Posted by LULAC on Friday, October 2, 2020

The vandalism occurred on Oct. 1 in the very early morning hours. The act is captured in its entirety on camera with the perpetrator attacked the memorial in Killeen, Texas multiple times.

“I would ask that we focus on reminding the community that the mural is there to bring the community together and bring awareness to sexual assault, sexual harassment and its prevention,” Analuisa Tapia, LULAC District Director, said in a statement. “Our community has already been damaged by the loss of one too many soldiers. We ask that we collectively take care of the mural as we honor our service members who live in that silent combat.”

People are outraged that someone would vandalize the memorial.

The attack on the memorial happened just hours after what would have been her 21 birthday. The video shows a person running through the memorial from the sidewalk and kicking over candles. They then double back and run back through the memorial kicking more candles. According to KCEN, the site was cleaned up and fixed just hours after the vandalism occurred.

“We abhor any type of vandalism and destruction of property,” Rodolfo Rosales, Jr., Texas LULAC State Director said in a statement. “The only thing we believe in is peaceful and nonviolent action.”

Guillen went missing on April 22 and growing public pressure led to a formal investigation.

On June 30, Guillen’s body was found not far from the military base where she was last seen. Another body of a missing soldier was found while authorities were searching for Guillen.

Shortly after the body was found, 20-year-old Army Specialist Aaron Robinson and Cecily Aguilar were the prime suspects. According to reports, Robinson admitted to killing Guille by striking her in the back of the head with a hammer.

State politicians are calling on authorities to find those responsible.

Guillen’s search was national news as people were desperate to learn what happened to the young Latina. Civilians were calling on the military to launch a formal investigation into Fort Hood to find out what happened to Guillen.

Police confronted Robinson about the death of Guillen and Robinson shot and killed himself. Aguilar was arrested by police in connection to Guillen’s death and disappearance. Aguilar is charged with one count of conspiracy to tamper with evidence after admitting Robinson asked her to help dispose of the body. She has entered a “not guilty” plea and her court date is scheduled for Sept. 28.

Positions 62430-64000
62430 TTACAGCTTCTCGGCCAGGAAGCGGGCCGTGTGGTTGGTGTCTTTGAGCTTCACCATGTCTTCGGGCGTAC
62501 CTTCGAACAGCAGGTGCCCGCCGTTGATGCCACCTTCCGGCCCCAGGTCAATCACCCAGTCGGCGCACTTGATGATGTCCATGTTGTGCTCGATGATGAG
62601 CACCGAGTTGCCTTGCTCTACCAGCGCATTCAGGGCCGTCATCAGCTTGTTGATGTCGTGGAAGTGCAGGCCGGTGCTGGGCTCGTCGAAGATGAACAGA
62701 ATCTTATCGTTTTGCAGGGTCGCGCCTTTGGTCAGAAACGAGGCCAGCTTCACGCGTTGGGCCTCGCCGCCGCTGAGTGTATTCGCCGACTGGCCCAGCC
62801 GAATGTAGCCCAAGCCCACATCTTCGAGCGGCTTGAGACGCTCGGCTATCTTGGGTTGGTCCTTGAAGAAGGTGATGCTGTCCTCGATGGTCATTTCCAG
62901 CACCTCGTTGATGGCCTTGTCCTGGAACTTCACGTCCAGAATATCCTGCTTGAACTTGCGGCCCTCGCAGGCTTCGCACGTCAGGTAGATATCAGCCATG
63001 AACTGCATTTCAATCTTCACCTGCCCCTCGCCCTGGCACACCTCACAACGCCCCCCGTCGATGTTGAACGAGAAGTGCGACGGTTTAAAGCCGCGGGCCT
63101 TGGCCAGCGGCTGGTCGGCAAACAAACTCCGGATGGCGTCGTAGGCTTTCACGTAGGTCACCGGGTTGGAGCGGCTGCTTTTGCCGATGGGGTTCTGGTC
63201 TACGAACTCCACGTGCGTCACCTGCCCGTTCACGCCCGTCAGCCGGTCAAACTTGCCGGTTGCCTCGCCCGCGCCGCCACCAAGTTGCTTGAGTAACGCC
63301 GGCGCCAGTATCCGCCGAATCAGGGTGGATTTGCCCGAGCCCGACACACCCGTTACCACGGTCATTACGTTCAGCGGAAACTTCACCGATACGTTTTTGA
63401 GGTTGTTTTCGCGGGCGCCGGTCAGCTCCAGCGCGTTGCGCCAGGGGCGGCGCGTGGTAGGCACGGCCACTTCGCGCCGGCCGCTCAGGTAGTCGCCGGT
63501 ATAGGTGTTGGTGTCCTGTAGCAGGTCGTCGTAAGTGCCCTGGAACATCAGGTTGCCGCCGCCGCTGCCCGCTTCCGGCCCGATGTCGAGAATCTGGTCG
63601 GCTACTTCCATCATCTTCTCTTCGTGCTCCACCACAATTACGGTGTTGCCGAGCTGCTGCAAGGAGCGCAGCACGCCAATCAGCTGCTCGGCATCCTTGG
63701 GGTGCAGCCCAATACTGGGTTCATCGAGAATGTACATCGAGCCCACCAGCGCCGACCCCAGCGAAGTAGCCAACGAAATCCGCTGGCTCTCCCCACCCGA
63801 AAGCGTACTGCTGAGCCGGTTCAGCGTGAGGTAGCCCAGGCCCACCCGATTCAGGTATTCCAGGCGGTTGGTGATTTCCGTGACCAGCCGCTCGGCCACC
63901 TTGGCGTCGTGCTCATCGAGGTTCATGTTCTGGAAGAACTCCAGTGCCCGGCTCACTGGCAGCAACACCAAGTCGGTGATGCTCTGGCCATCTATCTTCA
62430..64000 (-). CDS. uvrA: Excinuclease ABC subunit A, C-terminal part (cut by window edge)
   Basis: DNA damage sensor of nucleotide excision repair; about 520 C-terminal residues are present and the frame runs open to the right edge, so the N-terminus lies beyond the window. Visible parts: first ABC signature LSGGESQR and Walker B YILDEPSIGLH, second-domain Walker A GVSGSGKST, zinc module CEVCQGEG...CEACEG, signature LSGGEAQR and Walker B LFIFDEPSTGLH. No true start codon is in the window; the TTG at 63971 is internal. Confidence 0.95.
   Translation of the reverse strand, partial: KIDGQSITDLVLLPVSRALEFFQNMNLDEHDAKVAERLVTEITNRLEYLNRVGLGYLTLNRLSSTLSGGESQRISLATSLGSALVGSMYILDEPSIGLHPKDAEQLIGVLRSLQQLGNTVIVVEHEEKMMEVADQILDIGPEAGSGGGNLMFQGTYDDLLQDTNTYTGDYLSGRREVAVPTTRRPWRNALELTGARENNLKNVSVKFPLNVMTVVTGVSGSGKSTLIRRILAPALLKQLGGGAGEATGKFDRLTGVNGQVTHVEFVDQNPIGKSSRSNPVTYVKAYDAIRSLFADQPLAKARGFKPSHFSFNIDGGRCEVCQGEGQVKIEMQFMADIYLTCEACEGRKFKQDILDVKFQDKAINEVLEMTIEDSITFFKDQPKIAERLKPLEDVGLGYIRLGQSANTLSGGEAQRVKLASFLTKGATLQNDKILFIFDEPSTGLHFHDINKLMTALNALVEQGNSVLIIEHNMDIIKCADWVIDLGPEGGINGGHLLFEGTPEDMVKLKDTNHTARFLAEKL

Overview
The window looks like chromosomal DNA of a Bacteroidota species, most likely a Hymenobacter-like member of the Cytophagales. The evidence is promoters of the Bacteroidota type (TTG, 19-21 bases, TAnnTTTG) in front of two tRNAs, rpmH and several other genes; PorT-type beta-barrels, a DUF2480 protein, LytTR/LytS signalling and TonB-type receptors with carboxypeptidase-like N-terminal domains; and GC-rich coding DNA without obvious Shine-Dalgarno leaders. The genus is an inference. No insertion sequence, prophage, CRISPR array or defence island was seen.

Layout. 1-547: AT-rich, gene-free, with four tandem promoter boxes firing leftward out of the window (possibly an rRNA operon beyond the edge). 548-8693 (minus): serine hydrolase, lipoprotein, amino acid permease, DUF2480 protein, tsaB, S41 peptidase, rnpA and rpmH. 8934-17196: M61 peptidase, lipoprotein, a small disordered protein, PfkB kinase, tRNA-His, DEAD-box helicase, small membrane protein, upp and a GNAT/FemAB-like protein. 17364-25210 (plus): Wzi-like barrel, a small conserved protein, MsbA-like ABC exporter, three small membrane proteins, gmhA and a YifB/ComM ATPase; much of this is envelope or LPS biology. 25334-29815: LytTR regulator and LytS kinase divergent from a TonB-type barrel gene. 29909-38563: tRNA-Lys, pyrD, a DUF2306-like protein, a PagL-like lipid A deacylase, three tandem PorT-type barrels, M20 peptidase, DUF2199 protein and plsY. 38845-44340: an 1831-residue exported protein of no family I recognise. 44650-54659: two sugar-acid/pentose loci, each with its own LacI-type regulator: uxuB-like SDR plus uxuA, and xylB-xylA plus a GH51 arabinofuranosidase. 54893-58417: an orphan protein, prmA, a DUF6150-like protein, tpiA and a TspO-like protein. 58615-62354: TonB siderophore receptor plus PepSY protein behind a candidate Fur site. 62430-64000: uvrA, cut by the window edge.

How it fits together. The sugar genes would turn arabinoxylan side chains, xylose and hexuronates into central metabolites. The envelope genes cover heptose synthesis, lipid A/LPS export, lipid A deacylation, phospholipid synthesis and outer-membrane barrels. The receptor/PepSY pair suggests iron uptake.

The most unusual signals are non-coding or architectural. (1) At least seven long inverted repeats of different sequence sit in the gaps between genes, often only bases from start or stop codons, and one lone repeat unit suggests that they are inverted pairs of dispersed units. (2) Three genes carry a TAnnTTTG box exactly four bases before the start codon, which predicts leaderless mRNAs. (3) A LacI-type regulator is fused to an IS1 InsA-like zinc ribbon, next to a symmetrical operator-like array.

Rest easy, Vanessa Guillen.

Our thoughts and prayers are with the Guillen family as they continue to grapple with this tragedy. After months of hoping to find their loved one, Guillen’s remains were discovered near the military base. The Guillen family has used the death to push for change and drafted legislation they hope will become law to help military personnel.

Guillen confided in family and friends that she was the victim of sexual harassment by Robinson. Her disappearance happened soon after she decided to come forward and report the harassment. The I Am Vanessa Guillen bill seeks to create an independent way for victims of sexual harassment in the military to report. The bill would also make sexual harassment a punishable offense under the Uniform Code of Military Justice.

READ: Vanessa Guillen’s Family To Meet With Trump And Introduce Bill To Protect Military Personnel Reporting Sexual Harassment

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With Immigration Fees Set To Increase, Advocacy Groups Are Hosting “Citizenship Weeks” To Help People Get Their Documents In On Time

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With Immigration Fees Set To Increase, Advocacy Groups Are Hosting “Citizenship Weeks” To Help People Get Their Documents In On Time

Damen Wood / Getty Images

Becoming a U.S. resident or citizen has never been an easy process. The country’s immigration system is a convoluted mess that sharply leans in favor of high-wealth individuals and under the Trump administration that is becoming more apparent than ever.

But 2020 has been an especially challenging year for immigrants seeking to complete their citizenship process.

Although it’s common for interest in naturalization to spike in the months leading up to presidential elections, the Coronavirus pandemic forced the citizenship process to a grinding halt in March. The outbreak shut offices of the U.S. Citizenship and Immigration Services (USCIS) all across the country. And although many of these offices reopened in July, there is a widening backlog of applications.

Meanwhile, on October 2, looming fee increases could leave applications and citizenship out of reach for tens of thousands of immigrants, as the process becomes significantly more costly.